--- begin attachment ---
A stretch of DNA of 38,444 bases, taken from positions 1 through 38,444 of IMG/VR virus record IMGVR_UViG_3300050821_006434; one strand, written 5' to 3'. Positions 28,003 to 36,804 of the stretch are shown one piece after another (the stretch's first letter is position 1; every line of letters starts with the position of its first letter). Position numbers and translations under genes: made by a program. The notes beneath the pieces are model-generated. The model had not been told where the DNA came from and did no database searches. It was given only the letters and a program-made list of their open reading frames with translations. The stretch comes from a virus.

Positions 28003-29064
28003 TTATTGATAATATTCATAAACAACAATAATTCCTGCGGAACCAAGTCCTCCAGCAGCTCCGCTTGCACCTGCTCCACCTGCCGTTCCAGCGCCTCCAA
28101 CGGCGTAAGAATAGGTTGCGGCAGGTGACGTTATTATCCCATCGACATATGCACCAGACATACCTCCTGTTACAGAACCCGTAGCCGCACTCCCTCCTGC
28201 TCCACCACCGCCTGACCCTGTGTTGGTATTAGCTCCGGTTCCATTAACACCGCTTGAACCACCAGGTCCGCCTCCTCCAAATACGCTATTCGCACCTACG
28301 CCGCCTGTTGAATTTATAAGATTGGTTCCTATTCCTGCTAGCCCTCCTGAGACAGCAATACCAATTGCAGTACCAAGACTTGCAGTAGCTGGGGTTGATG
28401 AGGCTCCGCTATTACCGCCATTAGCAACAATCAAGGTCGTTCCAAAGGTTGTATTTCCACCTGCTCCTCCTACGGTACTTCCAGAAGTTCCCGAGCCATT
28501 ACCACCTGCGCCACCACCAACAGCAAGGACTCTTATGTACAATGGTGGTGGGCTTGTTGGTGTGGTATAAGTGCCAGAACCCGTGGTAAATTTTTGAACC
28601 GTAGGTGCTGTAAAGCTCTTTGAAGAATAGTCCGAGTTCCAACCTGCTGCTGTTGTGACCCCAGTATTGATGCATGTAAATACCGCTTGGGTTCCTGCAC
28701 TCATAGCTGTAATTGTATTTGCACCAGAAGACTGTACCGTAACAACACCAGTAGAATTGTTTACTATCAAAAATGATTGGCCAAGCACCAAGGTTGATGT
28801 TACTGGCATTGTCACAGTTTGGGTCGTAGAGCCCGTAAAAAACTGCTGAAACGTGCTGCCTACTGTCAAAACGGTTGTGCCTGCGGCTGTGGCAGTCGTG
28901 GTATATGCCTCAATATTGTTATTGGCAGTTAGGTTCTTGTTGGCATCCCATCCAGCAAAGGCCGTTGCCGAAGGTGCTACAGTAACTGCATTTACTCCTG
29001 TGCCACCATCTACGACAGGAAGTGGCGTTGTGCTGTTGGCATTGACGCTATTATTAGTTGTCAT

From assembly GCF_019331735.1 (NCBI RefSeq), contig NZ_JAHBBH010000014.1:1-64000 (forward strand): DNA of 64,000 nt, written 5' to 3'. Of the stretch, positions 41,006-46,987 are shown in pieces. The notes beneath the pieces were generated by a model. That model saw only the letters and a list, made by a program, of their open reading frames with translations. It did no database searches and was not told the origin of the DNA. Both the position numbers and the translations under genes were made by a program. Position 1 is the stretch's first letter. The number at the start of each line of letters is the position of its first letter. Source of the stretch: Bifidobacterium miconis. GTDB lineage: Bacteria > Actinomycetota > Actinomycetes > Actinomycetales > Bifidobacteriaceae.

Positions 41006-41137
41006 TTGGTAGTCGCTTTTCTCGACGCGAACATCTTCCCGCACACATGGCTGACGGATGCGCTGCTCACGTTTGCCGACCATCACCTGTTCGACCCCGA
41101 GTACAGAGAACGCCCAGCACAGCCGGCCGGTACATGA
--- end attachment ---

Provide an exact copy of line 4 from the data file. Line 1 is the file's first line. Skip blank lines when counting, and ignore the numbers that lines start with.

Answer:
28101 CGGCGTAAGAATAGGTTGCGGCAGGTGACGTTATTATCCCATCGACATATGCACCAGACATACCTCCTGTTACAGAACCCGTAGCCGCACTCCCTCCTGC